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Summer 2000

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Honor code costs T’breds the title

     A t least he wasn’t alone. Far from it. When a top Thoroughbreds golfer, Phil Gehring ’01, had his championship-playoff score disqualified on a technicality, Sports Illustrated online reported that he was in good company: the same fate befell a Division I college golfer and even the world-class professional Padraig Harrington around the same time.

Unlike sports with referees or umpires, golf relies on the honor and accuracy of the players to keep their own scores as they move from hole to hole. To eliminate any chance of cooking the scorecards, the rules call for disqualification even for inconsequential errors or honest mistakes promptly acknowledged. As SI put it on May 29, “the most harmless violation on the books”—Harrington’s sin of forgetting to sign his scorecard—“was paid for with golf’s equivalent of the death penalty.”

But SI also argued that such strict accountability, and the players’ acceptance of it, may be one of golf’s finest qualities. When a North Carolina State golfer was DQ’d for a scorecard error in a regional Divison I playoff this spring, SI quoted a philosophical Wolfpack coach Richard Sykes: “That was a dagger in the chest, but it happens in golf. . . . I’m glad the mistake was caught.” And after his oversight at the Benson and Hedges International Open, Harrington was quoted as saying, “I would have hated to find out in six months and know I hadn’t won fair and square.”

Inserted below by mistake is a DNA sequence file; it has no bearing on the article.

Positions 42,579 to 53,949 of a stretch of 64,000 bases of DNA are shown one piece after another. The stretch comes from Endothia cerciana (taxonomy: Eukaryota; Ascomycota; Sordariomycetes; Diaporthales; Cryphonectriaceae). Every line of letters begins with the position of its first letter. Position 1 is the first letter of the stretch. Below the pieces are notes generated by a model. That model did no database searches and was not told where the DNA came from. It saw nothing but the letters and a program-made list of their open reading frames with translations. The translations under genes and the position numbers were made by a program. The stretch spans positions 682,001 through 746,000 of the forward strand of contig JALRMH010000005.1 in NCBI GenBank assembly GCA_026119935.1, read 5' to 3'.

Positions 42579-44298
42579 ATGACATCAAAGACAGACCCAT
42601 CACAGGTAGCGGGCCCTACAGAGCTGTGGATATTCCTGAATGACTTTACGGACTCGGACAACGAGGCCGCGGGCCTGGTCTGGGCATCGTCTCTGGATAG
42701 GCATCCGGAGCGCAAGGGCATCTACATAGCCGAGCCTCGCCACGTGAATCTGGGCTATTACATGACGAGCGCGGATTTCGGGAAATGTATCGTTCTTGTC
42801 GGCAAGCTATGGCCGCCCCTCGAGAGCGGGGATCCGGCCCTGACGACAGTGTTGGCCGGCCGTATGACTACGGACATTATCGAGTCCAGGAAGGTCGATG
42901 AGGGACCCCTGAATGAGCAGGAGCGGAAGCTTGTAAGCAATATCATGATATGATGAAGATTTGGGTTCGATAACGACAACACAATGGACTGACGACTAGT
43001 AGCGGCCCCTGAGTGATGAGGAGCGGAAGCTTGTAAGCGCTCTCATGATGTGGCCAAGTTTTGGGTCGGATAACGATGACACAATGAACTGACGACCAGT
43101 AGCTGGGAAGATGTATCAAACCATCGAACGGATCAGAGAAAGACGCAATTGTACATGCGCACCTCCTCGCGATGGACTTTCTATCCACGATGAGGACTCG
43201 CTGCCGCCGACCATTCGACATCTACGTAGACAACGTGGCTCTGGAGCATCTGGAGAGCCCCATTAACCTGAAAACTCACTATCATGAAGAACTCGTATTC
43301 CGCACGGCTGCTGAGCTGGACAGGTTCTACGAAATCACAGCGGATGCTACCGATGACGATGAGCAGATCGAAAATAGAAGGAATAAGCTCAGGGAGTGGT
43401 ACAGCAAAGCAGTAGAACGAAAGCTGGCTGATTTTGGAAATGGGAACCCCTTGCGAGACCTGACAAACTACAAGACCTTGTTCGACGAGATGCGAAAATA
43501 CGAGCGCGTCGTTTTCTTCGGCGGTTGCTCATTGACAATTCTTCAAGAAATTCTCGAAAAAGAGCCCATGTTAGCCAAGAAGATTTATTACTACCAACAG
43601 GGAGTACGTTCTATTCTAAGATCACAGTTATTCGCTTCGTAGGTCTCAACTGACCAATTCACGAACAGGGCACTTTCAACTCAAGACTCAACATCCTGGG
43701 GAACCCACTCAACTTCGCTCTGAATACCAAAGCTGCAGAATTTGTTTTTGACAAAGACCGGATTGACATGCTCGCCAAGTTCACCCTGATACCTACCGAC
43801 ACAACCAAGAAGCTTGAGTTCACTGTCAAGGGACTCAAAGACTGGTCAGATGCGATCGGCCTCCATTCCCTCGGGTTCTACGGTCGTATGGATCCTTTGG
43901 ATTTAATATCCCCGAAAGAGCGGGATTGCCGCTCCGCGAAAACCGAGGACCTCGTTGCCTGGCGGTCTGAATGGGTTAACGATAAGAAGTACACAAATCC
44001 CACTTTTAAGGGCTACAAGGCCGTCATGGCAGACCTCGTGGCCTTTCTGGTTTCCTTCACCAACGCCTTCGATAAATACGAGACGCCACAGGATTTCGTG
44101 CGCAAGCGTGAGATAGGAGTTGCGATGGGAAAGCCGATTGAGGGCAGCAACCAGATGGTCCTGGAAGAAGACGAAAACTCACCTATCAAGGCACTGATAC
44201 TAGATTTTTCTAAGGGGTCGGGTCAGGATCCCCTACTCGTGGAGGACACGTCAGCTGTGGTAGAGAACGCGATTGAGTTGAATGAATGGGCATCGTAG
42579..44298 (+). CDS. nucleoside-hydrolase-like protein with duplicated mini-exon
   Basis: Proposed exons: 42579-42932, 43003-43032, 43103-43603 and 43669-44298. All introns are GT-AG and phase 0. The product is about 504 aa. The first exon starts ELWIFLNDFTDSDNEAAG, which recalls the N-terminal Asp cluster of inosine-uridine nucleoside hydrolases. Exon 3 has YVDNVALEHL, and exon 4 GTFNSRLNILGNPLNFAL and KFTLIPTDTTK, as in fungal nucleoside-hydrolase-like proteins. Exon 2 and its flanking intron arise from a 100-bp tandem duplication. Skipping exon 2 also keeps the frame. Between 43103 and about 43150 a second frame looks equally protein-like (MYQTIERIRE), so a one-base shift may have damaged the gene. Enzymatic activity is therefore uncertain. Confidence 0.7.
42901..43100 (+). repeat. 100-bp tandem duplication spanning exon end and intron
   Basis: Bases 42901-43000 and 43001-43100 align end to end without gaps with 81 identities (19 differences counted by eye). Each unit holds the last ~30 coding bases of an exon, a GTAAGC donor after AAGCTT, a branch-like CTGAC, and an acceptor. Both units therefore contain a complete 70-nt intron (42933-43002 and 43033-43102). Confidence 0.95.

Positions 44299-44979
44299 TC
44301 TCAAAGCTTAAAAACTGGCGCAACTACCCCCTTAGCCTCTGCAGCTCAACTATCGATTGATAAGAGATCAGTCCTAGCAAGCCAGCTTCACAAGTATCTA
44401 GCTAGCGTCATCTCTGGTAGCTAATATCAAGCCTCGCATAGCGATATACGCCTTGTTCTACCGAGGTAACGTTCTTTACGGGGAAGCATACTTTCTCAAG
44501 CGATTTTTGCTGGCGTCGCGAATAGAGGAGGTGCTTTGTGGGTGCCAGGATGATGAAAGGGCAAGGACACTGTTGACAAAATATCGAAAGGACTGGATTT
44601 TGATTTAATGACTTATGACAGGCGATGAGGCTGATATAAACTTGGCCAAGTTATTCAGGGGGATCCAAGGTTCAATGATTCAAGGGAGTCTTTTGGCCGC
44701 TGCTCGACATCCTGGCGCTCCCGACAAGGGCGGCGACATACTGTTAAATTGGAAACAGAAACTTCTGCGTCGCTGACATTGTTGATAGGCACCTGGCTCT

When Skidmore’s Gehring mistakenly signed for a 70 instead of the 71 strokes he actually shot during the third round of the Division III national championships in May, his DQ meant that the Thoroughbreds had to count the high score they would have chosen to drop that day, a 79. After a rain-out of the tourney’s final day washed away any last chance to change the standings, the difference between 79 and 71 made all the difference: Skidmore finished just five strokes back from championship winner Greensboro College. But again, noted Sports Illustrated, adversity brought out good sportsmanship: “What did coach Tim Brown say? ‘Hey, it’s history. Everyone feels bad for Phil, but he’ll be back next year.’”

You can bet on that; the Thoroughbreds are always strong contenders at nationals. And next year, they’ll be aiming to win on paper as well as on the course. —SR


© 2000 Skidmore College